Finally, I will have a lot to say about the Health Service Safety Investigations Bill when it comes to Second Reading. All I will say at this stage is that I wish we had not started it in this place.
My Lords, it is a pleasure to follow the noble Lord, Lord Patel. We enjoyed his deferential tribute to the noble Baroness, Lady Emerton, and I shall pick up in a moment what he and other noble Lords have said about social care. My noble friend who is replying to this debate has a long frontier to patrol, so perhaps I can make her task easier by saying that I want no mention in her wind-up speech.
I want to make three brief points on health. First, the Department of Health has set a great example to every other government department in that, since 2010, it has had only three Secretaries of State. Contrast that with the eight Secretaries of State at DCMS, seven Secretaries of State at both DWP and Justice over the same period, or indeed the nine Housing Ministers over nine years.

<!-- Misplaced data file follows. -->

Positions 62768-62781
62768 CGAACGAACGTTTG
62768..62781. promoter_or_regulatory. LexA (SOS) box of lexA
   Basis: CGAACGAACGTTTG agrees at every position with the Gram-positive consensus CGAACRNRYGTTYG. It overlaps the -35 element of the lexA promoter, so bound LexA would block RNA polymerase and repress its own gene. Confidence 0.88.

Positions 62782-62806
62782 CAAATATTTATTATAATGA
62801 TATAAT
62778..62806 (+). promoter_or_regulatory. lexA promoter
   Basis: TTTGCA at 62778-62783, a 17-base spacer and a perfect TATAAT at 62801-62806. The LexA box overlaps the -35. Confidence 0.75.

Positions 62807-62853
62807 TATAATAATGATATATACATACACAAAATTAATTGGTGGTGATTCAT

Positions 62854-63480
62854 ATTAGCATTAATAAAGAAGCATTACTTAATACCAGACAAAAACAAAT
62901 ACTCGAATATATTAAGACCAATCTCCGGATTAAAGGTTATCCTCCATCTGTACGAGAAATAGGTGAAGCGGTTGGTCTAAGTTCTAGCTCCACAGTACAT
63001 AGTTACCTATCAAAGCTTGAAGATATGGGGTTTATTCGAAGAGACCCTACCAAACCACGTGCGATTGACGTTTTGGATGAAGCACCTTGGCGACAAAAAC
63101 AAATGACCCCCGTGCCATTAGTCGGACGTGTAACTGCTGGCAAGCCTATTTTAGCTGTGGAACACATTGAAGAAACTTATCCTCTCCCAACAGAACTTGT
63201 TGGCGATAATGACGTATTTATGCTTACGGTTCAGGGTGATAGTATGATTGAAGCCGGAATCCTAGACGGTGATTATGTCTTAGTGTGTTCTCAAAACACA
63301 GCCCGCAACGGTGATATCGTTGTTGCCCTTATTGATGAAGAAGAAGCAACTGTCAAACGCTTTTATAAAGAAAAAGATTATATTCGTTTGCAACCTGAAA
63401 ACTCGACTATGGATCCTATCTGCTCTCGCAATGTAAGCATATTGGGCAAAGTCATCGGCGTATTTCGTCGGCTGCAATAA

Why is this important? It takes time for a Secretary of State to build an effective team of Ministers; to understand and, at times, change the culture of a department; to build relationships with the external stakeholders, often crucial to the success of the department; to build a relationship with the parliamentarians and Select Committees who are holding that department to account; and to build a political base for support for reform. You simply cannot do that if there is a constant churn at the top of a department. No other organisation— commercial or voluntary—would tolerate that instability, and nor should a government department which spends billions of pounds, employs thousands of people and provides key services to the country. So, if Ministers cannot match the excellent continuity of service of Her Majesty the Queen, perhaps Prime Ministers should strive for greater stability, such as we have seen in health.
My second point concerns the balance between curative medicine on the one hand and preventive medicine on the other. Like other noble Lords, I welcome the commitment to extra funding for the NHS. The CQC report last week, State of Care, underlines the pressure on A&E and the staff shortages—the justification for the extra resources—and I welcome the Bills in the Queen’s Speech.